Commentary from Fuld + Company analysts, project managers and executives.
Diane Borska, SVP Global Practice Director
Watch out for Amazon's entry into private label foods
This is big news, it looks like Amazon is expanding into the private label food business. What do we think this means? http://www.usatoday.com/story/money/2015/05/28/amazon-plans-to-expand-private-label-food-products/28088855
Ken Sawka, CEO + President
A margin play
What I find interesting about this is their commitment to promoting branded items as well – e.g. Amazon Dash. This might mean that this is more a category play than an Amazon branding play. No doubt Amazon has done the math on the categories that promote the highest margins. So, say, for laundry detergent, if Amazon matches Dash for brands like Tide with its own private label, overall sales in that category grow. Since Amazon has only just barely become profitable this could be a margin play.
Adriane Musgrave, Project Manager
Another step towards becoming a true grocery "store"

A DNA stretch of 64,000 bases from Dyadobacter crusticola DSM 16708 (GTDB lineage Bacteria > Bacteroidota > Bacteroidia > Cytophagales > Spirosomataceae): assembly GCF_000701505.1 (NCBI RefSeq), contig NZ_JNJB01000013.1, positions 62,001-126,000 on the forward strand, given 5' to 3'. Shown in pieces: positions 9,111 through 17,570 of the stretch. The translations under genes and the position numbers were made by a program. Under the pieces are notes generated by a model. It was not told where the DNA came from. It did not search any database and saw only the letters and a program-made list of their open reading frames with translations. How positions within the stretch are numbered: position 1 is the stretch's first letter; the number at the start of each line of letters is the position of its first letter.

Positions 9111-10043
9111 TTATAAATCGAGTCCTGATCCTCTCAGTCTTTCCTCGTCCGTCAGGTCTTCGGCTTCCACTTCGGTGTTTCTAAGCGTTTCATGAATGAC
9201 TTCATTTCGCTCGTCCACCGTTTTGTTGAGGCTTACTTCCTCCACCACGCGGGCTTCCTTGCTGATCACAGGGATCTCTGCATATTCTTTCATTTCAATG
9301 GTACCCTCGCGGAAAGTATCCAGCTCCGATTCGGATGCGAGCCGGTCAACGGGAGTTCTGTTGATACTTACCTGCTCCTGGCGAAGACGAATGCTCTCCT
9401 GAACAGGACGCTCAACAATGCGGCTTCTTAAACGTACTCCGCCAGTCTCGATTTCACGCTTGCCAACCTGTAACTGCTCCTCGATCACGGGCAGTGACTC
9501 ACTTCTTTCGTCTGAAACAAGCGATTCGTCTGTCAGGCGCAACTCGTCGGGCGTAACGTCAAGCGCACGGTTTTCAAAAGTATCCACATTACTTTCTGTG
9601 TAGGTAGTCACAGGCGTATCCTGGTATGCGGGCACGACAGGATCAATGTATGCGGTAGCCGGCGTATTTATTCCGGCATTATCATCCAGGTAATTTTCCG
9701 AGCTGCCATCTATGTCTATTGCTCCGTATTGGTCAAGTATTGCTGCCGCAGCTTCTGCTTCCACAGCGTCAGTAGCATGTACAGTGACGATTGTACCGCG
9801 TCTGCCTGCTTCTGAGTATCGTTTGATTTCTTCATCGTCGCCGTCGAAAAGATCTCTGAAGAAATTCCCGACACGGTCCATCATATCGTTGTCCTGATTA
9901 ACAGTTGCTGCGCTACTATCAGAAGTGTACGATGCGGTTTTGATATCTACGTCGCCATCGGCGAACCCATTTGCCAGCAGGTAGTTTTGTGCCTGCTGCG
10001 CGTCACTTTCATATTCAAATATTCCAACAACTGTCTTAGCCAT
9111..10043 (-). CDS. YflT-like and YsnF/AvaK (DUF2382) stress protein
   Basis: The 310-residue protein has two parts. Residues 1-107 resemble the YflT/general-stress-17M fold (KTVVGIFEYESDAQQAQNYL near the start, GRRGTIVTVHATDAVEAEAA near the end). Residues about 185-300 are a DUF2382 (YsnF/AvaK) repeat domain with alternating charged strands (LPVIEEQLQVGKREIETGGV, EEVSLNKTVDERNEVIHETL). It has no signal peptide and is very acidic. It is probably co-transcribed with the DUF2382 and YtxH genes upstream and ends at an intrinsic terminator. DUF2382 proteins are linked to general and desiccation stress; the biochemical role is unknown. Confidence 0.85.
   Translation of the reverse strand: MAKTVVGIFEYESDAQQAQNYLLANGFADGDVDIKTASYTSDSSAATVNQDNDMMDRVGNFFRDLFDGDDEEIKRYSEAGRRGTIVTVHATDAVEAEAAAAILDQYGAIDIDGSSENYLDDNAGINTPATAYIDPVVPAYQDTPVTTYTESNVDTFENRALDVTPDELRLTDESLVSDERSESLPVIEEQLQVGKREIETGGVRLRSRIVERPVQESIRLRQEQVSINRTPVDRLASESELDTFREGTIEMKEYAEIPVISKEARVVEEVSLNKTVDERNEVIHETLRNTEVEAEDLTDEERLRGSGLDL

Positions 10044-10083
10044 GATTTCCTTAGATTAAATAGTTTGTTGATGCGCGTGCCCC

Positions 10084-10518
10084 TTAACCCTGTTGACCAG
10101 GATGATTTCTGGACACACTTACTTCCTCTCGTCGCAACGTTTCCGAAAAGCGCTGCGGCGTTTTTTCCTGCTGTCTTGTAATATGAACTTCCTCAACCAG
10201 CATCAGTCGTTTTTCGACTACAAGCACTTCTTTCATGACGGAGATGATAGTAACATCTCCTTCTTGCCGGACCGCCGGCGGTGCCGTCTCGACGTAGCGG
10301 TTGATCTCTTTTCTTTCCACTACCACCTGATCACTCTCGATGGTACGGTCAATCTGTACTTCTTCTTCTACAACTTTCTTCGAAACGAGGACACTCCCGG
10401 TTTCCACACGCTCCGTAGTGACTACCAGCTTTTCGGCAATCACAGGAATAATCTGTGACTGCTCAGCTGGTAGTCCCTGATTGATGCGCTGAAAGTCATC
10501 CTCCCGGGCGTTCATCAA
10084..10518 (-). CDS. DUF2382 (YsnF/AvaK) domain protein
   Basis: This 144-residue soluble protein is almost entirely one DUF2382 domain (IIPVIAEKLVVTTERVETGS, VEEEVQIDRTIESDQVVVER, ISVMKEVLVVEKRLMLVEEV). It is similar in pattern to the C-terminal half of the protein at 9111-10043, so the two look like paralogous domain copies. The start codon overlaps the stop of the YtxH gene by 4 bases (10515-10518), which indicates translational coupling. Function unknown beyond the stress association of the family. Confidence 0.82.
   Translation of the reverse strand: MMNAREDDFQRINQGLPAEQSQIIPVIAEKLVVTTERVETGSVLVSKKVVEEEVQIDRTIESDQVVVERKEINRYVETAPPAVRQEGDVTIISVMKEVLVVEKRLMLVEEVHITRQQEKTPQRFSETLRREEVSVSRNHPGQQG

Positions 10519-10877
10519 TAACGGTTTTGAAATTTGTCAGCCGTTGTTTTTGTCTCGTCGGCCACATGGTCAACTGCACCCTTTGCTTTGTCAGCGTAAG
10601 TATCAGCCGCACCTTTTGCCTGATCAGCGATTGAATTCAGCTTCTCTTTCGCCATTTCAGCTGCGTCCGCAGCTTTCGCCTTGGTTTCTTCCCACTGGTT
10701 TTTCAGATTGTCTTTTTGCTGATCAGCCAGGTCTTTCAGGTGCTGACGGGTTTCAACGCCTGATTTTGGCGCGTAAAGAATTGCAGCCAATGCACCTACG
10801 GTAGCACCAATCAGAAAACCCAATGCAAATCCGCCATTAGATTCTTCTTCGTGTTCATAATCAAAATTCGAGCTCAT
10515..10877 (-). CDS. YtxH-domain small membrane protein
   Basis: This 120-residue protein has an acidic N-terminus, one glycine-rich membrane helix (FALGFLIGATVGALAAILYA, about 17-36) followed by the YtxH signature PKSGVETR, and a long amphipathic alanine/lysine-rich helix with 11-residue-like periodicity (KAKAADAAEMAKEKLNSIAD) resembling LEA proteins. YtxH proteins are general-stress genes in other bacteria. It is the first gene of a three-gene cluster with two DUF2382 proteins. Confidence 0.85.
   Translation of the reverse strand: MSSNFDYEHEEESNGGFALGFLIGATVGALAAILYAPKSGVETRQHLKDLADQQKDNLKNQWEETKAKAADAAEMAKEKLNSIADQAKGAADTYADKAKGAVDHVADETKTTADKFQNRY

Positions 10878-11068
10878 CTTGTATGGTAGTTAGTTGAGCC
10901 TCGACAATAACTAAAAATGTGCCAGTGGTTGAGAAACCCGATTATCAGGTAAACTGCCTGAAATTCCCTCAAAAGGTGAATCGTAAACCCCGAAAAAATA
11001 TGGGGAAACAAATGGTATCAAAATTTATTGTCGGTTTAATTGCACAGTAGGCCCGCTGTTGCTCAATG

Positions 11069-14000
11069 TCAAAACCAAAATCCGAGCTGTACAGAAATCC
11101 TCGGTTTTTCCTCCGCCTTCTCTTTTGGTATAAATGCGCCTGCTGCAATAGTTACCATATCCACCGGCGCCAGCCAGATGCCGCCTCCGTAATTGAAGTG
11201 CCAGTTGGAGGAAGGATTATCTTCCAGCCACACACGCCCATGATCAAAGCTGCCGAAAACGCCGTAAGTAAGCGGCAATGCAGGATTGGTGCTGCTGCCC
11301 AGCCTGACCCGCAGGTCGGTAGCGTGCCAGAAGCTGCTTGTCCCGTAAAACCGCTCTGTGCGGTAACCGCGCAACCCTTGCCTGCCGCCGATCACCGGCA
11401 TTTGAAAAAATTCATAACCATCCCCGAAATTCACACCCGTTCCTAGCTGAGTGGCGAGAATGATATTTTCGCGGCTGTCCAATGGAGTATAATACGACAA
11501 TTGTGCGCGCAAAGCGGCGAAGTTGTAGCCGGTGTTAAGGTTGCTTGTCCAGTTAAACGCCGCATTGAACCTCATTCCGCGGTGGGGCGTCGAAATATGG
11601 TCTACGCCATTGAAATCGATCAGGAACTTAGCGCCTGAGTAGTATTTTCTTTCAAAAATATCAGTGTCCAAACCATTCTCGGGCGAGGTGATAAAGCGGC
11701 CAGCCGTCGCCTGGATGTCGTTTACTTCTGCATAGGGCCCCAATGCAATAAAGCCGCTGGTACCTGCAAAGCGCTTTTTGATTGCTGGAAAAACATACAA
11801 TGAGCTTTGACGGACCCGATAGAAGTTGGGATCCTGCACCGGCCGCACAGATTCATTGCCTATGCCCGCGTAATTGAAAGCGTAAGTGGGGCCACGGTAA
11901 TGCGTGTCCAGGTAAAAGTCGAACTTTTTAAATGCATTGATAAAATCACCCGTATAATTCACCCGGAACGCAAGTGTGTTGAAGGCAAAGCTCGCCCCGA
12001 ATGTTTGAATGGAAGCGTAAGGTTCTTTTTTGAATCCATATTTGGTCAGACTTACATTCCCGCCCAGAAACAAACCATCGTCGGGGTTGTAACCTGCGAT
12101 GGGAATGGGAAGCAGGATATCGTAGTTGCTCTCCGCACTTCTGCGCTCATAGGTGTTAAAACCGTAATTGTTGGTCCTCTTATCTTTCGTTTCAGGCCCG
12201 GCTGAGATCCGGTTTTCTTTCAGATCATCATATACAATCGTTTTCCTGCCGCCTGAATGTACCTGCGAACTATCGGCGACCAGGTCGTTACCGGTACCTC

If you look at the brands that Amazon Dash has partnered with, they are all premium brands. I think Amazon is hybridizing the classic PL positioning play for “good, better, best.” In the short term, the “good” and “better” brands will come under threat from Amazon’s entry-level private label efforts. But there’s no doubt that at some point in the future, Amazon will go up-market and come after the premium brands as well. We’re seeing this happen in the brick-and-mortar stores and we’ll soon see it online.
Amazon also has some of the most sophisticated demand forecasting and pricing models of any retailer. This is a huge advantage, and that’s not to mention their control over the marketing and positioning of their products.
I think this is bigger than a margin play. Amazon likes big bets. Combine this activity with Amazon Fresh. I think it’s an early(ish) indication that Amazon seeks to be a full-fledged online grocery store.